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Gen. Vincent Brooks, commander of U.S. Army Pacific, delivers the opening speech at the LANPAC Symposium in Honolulu on Tuesday, May 19, 2015.

Gen. Vincent Brooks, commander of U.S. Army Pacific, delivers the opening speech at the LANPAC Symposium in Honolulu on Tuesday, May 19, 2015. (Wyatt Olson/Stars and Stripes)

FORT SHAFTER, Hawaii — The U.S. wants a “robust” relationship with China “that can weather the difficult challenges that are still unaddressed,” the head of U.S. Army Pacific said Tuesday.

And the foundation for national-level relationships between the two countries, Gen. Vincent Brooks said, is “military-to-military, land force-to-land force connections” forged by exercises and exchanges.

Brooks was addressing a symposium, sponsored by the Association of the United States Army’s Institute of Land Warfare, which brings together representatives from many Pacific nations to explore how to enhance land-force capabilities.

Last year, U.S. Army Pacific kicked off Pacific Pathways, an initiative to project a stronger land-based presence in the region through sets of expeditionary-style exercises, lasting months at a time.

Brooks said that even as the Pacific region is quickly evolving politically and economically, “significant hazards remain, where the potential of conflict is only a few missteps or miscalculations away.”

He specifically mentioned North Korea, which “has dangerous weapons that continue to threaten many, if not most, of the countries in this room.”

Other hazards come from contested areas where borders or national sovereignty is in dispute, which could potentially lead “land forces to face one another,” he said.

Although Brooks only alluded to China while mentioning potential conflicts, he was later asked to specifically comment on relations with that nation’s People’s Liberation Army during a question-and-answer period with the audience.

“We have relationships with countries in this room, and many that are not in this room,” he said.

“We send out invitations to remain engaged, and the People’s Liberation Army is always included in those invitations. We want them to be in venues like this.”

He said opportunities to engage with the PLA are increasing, “guided by a national-level discussion and top-level leadership that says, ‘We want you to work together.’

“So we’re taking advantage of that strategic direction and guidance.”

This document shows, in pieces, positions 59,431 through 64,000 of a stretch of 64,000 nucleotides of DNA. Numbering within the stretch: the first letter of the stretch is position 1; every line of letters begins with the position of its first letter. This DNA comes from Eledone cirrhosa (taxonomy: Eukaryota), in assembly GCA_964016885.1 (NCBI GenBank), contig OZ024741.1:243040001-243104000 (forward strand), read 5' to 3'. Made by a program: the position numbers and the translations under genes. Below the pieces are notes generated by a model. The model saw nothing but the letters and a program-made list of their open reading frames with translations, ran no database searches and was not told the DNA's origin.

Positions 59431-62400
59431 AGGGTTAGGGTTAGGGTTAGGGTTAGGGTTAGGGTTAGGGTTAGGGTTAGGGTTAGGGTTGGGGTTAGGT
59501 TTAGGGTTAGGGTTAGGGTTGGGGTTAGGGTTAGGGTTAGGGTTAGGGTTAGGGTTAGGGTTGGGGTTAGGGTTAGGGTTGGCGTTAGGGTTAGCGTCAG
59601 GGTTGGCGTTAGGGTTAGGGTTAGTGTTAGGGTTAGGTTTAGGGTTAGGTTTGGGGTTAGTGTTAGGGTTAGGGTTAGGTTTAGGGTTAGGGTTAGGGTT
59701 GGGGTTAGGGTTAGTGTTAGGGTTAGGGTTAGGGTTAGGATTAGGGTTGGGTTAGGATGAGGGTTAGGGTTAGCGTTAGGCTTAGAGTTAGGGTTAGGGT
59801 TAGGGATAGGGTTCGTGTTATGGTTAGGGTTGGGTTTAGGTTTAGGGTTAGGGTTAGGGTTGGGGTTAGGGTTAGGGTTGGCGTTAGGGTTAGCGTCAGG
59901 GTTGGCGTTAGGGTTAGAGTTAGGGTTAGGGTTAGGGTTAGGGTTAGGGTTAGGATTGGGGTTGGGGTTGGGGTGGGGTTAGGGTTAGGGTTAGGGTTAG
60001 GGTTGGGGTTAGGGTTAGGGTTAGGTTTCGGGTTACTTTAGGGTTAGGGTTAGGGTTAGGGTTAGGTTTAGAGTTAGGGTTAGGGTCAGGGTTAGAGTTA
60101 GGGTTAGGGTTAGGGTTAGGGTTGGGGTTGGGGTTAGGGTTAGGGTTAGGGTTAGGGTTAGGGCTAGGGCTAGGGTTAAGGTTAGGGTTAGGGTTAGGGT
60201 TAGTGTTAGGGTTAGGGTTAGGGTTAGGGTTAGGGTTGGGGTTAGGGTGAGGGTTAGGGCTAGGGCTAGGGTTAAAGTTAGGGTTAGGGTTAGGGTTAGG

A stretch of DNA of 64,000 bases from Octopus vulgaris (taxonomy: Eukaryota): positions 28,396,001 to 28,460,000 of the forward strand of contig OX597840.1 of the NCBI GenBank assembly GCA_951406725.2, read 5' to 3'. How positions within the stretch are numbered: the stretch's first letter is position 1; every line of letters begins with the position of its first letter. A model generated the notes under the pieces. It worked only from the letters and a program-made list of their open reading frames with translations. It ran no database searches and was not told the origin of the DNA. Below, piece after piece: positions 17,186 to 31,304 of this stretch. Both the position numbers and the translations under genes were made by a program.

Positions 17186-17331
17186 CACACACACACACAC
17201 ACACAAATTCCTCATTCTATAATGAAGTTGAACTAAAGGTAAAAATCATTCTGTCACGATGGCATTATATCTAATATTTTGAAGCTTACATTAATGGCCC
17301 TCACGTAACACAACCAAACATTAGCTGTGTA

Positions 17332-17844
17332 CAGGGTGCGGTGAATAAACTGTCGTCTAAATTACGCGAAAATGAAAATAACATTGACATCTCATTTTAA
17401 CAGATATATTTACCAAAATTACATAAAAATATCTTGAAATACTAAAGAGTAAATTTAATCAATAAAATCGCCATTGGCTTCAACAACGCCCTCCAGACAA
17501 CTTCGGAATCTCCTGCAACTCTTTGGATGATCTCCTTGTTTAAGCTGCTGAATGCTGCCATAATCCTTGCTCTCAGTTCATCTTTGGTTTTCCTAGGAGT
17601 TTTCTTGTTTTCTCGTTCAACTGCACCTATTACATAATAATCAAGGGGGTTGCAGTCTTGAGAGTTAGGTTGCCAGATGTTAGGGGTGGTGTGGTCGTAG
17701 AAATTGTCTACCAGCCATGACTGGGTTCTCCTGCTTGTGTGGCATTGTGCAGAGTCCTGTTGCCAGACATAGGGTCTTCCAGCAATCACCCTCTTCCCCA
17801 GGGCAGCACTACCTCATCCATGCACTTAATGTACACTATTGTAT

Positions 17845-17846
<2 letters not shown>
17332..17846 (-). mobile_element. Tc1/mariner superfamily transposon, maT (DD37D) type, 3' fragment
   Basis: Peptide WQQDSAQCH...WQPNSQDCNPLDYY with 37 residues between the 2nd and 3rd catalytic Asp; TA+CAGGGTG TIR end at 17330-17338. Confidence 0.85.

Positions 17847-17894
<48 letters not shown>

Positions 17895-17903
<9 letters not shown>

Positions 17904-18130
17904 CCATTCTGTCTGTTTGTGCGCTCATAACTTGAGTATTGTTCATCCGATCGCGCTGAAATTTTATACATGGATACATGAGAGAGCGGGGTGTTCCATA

Engagements with the PLA, however, are limited to what are allowed by the provisions of the National Defense Authorization Act of 2000 — basically restricting activities of a strategic or combat nature.

That leaves the area of humanitarian assistance and disaster response, he said.

“I’m of the opinion that we have more than adequate latitude within that set of authorities to do quite a bit of engagement,” he said.

He cited two examples, including a disaster management exercise hosted by the Guangzhou Military Region and held in the southern province of Hainan in January. The U.S. brought teams comprising all the components under U.S. Pacific Command, as well as the U.S. Corps of Engineering and other State Department agencies.

He also pointed to the survival exercise Kowari, held in and hosted by Australia last fall in its rugged outback terrain.

The U.S. sent five Marines and soldiers each, while the PLA and Australia had 10 each.

“This demanded not only military hardihood among the men and women who participated among those 30, but it required trust to be built, trust that’s necessary to survive. That’s a big deal,” Brooks said.

“We know — and we are not ignoring the fact — that there are significant challenges as well in other arenas. We cannot ignore that fact. We don’t hide from that when we have a conversation with the People’s Liberation Army.”

He said that just last week, he hosted a visit by a general from the Chengdu Military Region.

But when asked what role U.S. land forces might have in regard to maritime disputes over islands, which involve Indonesia, Malaysia, Philippines, Thailand, Vietnam and others, Brooks’ message took on a note of forewarning.

“You know that we seek to work with China as it continues to grow and emerge,” he said. “Every country in this room has a key economic connection with China.”

U.S. land forces, however, are available to help partner nations in the Pacific build capacity in the areas they consider security concerns, he said.

“When there’s measured strength, there’s deterrence,” he said. “When there’s measured strength, there’s respect. And frankly, when there’s conversation that goes with that measured strength, there’s opportunity to build relationships.

“Land forces can make a difference in maritime environments as part of that expression of defense and deterrence.”

olson.wyatt@stripes.com Twitter: @WyattWOlson

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Wyatt Olson is based in the Honolulu bureau, where he has reported on military and security issues in the Indo-Pacific since 2014. He was Stars and Stripes’ roving Pacific reporter from 2011-2013 while based in Tokyo. He was a freelance writer and journalism teacher in China from 2006-2009.
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